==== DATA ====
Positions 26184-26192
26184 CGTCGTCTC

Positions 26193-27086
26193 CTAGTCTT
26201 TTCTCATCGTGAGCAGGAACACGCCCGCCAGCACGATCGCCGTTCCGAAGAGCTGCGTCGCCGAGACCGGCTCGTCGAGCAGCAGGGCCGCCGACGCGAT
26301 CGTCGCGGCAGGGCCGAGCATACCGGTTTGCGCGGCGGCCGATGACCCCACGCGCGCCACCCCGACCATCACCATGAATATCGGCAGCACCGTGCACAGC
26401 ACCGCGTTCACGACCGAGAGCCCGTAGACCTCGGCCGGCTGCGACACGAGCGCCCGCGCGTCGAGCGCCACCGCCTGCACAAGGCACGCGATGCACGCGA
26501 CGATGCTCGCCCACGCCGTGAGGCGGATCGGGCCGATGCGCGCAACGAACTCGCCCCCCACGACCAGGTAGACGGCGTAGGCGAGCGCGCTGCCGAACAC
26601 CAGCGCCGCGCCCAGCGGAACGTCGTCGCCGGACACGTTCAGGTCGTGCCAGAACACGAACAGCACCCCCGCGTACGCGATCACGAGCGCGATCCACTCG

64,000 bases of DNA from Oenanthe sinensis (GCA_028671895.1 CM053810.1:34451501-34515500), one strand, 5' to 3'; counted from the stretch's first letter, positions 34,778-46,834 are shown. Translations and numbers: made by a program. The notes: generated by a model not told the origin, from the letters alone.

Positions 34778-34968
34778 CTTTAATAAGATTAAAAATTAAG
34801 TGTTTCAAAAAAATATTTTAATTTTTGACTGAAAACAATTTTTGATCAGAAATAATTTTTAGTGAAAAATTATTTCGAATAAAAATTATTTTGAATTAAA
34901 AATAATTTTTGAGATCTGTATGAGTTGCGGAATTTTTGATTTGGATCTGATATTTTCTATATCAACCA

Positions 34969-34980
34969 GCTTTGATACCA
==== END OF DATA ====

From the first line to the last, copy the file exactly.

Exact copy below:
Positions 26184-26192
26184 CGTCGTCTC

Positions 26193-27086
26193 CTAGTCTT
26201 TTCTCATCGTGAGCAGGAACACGCCCGCCAGCACGATCGCCGTTCCGAAGAGCTGCGTCGCCGAGACCGGCTCGTCGAGCAGCAGGGCCGCCGACGCGAT
26301 CGTCGCGGCAGGGCCGAGCATACCGGTTTGCGCGGCGGCCGATGACCCCACGCGCGCCACCCCGACCATCACCATGAATATCGGCAGCACCGTGCACAGC
26401 ACCGCGTTCACGACCGAGAGCCCGTAGACCTCGGCCGGCTGCGACACGAGCGCCCGCGCGTCGAGCGCCACCGCCTGCACAAGGCACGCGATGCACGCGA
26501 CGATGCTCGCCCACGCCGTGAGGCGGATCGGGCCGATGCGCGCAACGAACTCGCCCCCCACGACCAGGTAGACGGCGTAGGCGAGCGCGCTGCCGAACAC
26601 CAGCGCCGCGCCCAGCGGAACGTCGTCGCCGGACACGTTCAGGTCGTGCCAGAACACGAACAGCACCCCCGCGTACGCGATCACGAGCGCGATCCACTCG

64,000 bases of DNA from Oenanthe sinensis (GCA_028671895.1 CM053810.1:34451501-34515500), one strand, 5' to 3'; counted from the stretch's first letter, positions 34,778-46,834 are shown. Translations and numbers: made by a program. The notes: generated by a model not told the origin, from the letters alone.

Positions 34778-34968
34778 CTTTAATAAGATTAAAAATTAAG
34801 TGTTTCAAAAAAATATTTTAATTTTTGACTGAAAACAATTTTTGATCAGAAATAATTTTTAGTGAAAAATTATTTCGAATAAAAATTATTTTGAATTAAA
34901 AATAATTTTTGAGATCTGTATGAGTTGCGGAATTTTTGATTTGGATCTGATATTTTCTATATCAACCA

Positions 34969-34980
34969 GCTTTGATACCA